Whitewater Slalom is a competitive sport where the aim is to navigate a canoe or kayak through a course of gates on river rapids in the fastest time possible.
White-water slalom racing started in Europe and in the 1940s, the International Canoe Federation was formed to govern the sport. The first World Championships was held in 1949 in Switzerland. Since then they have been held every two years.
In the early 1960’s slalom boats were made of fibreglass and nylon, this made them quite heavy - usually over 30 pounds. With the advent of carbon-Fibre and Kevlar construction in the early 1970s, the boats became much lighter and faster.
From 1949 to 1977 all World Championships were held in Europe. The first World Championship held in North America was held at Jonquiere, in Quebec, Canada in 1979.
Each slalom gate consists of two poles hanging from a wire strung across the river. There are 18- 25 numbered gates in a course and they are coloured as either green (downstream) or red (upstream), indicating the direction they must be negotiated.
Upstream gates are placed in an eddy, where the water is flat or moving slightly upstream; the paddler makes the 'breakout' and paddles upstream through the gate.
Slalom courses can take anything from 80 to 200 seconds to complete depending on the level of competition, difficulty of course, degree of water turbulence and ability of the paddler. Each competitor has two runs on the course and the final result is based either on the faster run (in smaller races or lower division races) or the sum of the two runs (in National and Olympic competitions).
If the competitor's boat, paddle or body touches either pole of the gate a time penalty of two seconds is added. If the competitor misses a gate completely, displaces it by more than 45 degrees, goes through the gate upside-down, or goes through it in the wrong order, a 50 second penalty is given.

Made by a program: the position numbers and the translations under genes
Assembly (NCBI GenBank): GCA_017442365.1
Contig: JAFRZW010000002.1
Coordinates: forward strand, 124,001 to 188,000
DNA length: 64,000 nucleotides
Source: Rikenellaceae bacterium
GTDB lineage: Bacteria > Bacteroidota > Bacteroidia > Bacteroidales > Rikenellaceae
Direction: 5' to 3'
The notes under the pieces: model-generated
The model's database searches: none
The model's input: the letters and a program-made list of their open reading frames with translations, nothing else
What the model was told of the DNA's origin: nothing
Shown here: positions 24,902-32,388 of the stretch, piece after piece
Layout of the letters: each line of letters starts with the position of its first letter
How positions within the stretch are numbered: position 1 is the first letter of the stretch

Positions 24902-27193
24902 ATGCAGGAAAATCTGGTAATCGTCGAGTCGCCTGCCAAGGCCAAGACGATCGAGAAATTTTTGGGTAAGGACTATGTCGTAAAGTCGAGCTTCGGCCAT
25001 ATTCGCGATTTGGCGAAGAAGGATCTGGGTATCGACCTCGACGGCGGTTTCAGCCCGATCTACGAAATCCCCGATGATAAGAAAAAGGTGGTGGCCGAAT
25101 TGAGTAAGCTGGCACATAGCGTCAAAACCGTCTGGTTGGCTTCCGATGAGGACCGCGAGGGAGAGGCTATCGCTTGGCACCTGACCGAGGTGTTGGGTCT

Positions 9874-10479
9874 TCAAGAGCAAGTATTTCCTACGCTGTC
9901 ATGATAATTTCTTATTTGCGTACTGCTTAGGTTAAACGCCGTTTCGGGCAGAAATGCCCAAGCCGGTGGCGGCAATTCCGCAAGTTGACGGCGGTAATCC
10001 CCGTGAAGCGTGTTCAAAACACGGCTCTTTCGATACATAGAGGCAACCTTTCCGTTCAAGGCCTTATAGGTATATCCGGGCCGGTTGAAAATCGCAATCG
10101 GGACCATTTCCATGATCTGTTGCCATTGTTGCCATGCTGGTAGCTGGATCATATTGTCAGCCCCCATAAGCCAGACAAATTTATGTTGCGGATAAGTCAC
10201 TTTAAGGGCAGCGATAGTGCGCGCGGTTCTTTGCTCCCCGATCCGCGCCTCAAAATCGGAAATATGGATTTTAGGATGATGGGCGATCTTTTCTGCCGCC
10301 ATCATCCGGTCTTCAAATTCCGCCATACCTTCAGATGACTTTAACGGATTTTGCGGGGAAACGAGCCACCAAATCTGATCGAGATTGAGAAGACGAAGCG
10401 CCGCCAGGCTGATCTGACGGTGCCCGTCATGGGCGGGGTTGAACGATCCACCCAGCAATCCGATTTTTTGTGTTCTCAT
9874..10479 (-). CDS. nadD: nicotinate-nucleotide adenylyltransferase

Slalom courses are usually on grade 2 to grade 4 white-water. Some courses are technical, containing many rocks. Others are on stretches containing fewer rocks and larger waves and holes.
Slalom canoeing made its Olympic debut in 1972 in Augsburg, W. Germany. It was not seen again until 1992 in Seu d'Urgell as part of the Barcelona games. Since then, slalom paddling has been a regular at the Olympics
There are now four Olympic Medal events:
C-1 (canoe single) Men
C-2 (canoe double) Men
K-1 (kayak single) Men
K-1 (kayak single) Women
Development of Boats
In the 1960s and early 1970s, boats were made of heavy fiberglass and nylon. The boats were high volume and weighed over 30 pounds.
In the early 1970s kevlar was used and the boats became lighter as well as the volume of the boats was being reduced almost every year as new designs were made. The I.C.F also reduced the width of the boats in the early 1970s.
The gates were hung about 10 cm above the water. When racers began making lower volume boats to sneak underneath gates, the gates were raised in response to fears that new boats would be of such low volume as to create a hazard to the paddler. Their low volume sterns allow the boat to slice through the water in a quick turn, or 'pivot'.
Typically, new slalom boats cost between £900 and £1600 (or £650 onwards for the cheapest constructions in fibreglass). Usually boats are made with carbon fibre, kevlar, and fiberglass cloth, using epoxy or polyester resin to hold the layers together. In recent years, the minimum length of these boats were reduced from 4 meters down to 3.5 meters, causing a flurry of new, faster boats which are able to navigate courses with more speed and precision.
VKC has 10 slalom boats for you as members to use to train or race or simply have a go in a different type of boat.
VKC has four spots to practice canoe slalom in Bedford.
Double Train Bridges:
There are about 10 slalom gates set up on lines on the left and right hand channels of the river on the flat water.
Outside the club we have around 6 gates strung up on the flat water on river left side of the island.
When Duckmill Sluices are open we sting slalom gates up across the river for a bit of white water gate work.
CASC Cardington Artificial Slalom Course
Very few times a year Cardington slalom course is open to the public and for events with the option to put slalom gates on it.